Tuesday, November 14, 2006

The Road Less Traveled

Probably every writer has at some point read that beautiful Robert Frost poem "The Road Less Traveled". Most schools assign it -- it's a classic lesson in forging your own path -- though to be fair, there are only two paths in the poem -- most of us have many, many more... Still, you can take the well-worn route, or the one that is harder going and more rewarding.

I think most writers choose that harder path.

There's a certain amount of sacrifice involved. You put yourself out there when you're a storyteller. You spend a night writing instead of watching TV with your honey. You attend a workshop instead of going to the movies. You face rejection on a regular basis. That is the daily work you must do. And that's what separates writers from people who'd like to be writers.

I think I've given up a lot to be at this point in my career -- but you know what? I wouldn't have it any other way. In fact, just the other night a friend asked me if money were no object and I could do anything I wanted what would I do? Write, I said. Of course, I'd write from a tropical beach, but I'd write nonetheless. And it wouldn't hurt if hot surfer boys dropped off drinks with little umbrellas in them every so often...

Writing is a craft, a discipline, and a business. It isn't a way of life in itself, but it comes close. So I applaud all of you out there hiking down the road less traveled. It's such an interesting life journey to be a writer. Something very few outside the industry know about. There's something noble and wonderful about creating in this way, walking this path.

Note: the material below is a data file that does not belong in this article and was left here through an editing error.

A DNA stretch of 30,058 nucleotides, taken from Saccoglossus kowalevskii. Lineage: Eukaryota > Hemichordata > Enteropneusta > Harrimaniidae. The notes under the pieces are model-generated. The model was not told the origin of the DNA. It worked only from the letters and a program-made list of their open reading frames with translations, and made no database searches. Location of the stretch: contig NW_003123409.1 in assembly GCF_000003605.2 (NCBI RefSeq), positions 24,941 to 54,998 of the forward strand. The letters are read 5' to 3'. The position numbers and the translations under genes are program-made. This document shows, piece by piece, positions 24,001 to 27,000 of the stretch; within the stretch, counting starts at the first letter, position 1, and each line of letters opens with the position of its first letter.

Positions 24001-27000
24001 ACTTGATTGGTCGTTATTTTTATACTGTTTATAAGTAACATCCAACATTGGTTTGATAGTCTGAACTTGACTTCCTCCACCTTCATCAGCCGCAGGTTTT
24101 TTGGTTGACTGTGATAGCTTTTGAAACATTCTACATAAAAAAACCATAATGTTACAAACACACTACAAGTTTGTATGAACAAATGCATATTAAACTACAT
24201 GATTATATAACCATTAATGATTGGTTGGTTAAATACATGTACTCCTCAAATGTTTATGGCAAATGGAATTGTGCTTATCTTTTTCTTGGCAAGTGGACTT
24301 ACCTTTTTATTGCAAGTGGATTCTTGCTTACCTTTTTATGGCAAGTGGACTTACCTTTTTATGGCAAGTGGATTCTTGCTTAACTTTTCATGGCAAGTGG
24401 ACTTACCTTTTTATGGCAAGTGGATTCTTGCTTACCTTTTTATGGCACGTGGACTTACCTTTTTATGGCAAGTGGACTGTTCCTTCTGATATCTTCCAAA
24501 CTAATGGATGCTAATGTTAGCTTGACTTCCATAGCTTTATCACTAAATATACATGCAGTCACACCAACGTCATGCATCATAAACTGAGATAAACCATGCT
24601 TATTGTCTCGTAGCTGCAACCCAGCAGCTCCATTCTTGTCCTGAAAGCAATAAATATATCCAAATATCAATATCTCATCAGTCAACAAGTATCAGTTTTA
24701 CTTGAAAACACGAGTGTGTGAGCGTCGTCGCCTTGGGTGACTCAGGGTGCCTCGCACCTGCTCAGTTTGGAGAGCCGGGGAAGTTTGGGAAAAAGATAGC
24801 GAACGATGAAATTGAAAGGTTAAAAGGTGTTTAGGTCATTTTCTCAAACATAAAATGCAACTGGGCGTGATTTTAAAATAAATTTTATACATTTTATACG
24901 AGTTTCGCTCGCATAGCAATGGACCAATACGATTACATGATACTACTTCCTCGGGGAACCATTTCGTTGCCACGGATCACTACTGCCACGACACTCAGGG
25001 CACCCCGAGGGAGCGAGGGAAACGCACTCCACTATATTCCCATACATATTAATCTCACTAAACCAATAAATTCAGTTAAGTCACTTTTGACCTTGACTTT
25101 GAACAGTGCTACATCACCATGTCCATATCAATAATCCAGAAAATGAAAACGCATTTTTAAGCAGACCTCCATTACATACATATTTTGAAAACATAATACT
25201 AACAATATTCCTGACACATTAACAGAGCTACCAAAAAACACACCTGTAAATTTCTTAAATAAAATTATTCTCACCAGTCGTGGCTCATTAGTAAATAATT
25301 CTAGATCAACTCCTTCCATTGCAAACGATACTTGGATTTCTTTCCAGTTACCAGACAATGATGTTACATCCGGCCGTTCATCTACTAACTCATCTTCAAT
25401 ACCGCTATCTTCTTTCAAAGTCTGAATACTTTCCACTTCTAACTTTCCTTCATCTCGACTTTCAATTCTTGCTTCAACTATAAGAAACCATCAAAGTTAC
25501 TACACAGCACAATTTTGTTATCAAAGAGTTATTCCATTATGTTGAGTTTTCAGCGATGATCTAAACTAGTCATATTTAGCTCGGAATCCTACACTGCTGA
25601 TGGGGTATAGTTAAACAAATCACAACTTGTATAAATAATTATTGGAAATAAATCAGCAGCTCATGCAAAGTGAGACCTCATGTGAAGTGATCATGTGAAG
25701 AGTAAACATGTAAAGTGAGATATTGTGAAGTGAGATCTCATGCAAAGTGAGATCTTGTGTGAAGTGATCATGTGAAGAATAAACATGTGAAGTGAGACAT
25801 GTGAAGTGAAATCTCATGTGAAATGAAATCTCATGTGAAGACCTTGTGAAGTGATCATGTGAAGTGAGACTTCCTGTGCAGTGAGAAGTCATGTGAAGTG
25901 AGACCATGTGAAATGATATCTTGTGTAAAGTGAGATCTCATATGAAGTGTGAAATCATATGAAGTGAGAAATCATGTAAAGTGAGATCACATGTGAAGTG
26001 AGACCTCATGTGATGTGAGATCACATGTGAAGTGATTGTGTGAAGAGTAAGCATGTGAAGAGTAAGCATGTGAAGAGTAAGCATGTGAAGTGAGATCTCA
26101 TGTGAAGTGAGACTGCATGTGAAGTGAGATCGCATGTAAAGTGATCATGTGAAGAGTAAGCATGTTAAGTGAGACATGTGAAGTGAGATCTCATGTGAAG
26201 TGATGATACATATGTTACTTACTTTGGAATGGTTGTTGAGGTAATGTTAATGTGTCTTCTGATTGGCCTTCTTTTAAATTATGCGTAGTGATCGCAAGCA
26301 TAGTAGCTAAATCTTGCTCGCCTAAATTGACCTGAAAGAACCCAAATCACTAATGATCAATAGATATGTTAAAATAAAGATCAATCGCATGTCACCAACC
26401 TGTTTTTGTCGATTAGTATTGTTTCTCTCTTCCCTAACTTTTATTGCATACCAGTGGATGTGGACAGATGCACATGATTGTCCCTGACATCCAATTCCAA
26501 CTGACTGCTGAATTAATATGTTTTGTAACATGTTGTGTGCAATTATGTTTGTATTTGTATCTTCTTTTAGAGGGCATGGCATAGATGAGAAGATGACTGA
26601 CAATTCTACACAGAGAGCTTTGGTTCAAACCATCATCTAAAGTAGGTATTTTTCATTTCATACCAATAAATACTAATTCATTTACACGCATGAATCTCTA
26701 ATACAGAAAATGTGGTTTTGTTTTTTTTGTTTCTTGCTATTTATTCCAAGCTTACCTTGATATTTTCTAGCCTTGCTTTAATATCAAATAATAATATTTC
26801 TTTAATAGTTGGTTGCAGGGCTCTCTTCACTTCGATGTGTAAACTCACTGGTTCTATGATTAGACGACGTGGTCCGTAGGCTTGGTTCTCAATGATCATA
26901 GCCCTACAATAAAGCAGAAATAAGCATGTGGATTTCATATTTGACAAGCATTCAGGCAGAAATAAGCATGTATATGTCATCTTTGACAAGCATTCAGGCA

And the ground beneath your feet is always fresh, always new...


stephhale said...

Wow, Heather, what a great post! You took the words right out of my mouth. Just a few years ago I thought I'd never discover what I was meant to do with my life then I started writing and I've never looked back. Not getting published was never an option for me and like you I've definitely sacrificed to get what I want. But it was worth every minute of sleep I lost!
I have to admit that sometimes I feel as though I live a double life though b/c as you stated people outside of writing don't really "get" it. Maybe they'll understand a little more when they stand in line to pay $10 for my book! :) Hey, a girl can dream!

Marley Gibson said...

Here, here, Heather! All true and very wise. I hope aspiring writers, or those who have struggled and still trying, will take inspiration it in.

It's interesting, after I sold, I got a lot of e-mails from people asking me, "how did you do it?" and "what's your secret?" Like there was some sort of Masonic-like handshake or membership card or password that someone had suddenly given me after all these years. They're looking for short cuts or easy answers or ways in, but there are none.

In this business, you have to pay your dues, learn by making mistakes and growing from them. Each rejection makes you stronger. Each hurdle makes you want to try harder. And even when you sell, you can't sit back and watch. You have to put into motion everything you've learned and keep moving forward.

Great post!

Marley = )

TinaFerraro said...

Great post, Marley. And I agree it's the hard road, although for me, it's never been a choice. Writing is my outlet, my escape, and during super-active periods when I haven't written, I've dreamt about it, and been called back.

What I considered the hardest part of being a pre-pub was all the nonwriters who did not understand how hard it was to sell, who kept asking, "Haven't you sold YET?" The underlying implication being that I must not be very good, right? I was torn between defending myself and laughing it off...but mostly it just sent me back to my stories so I didn't have to deal with it. :)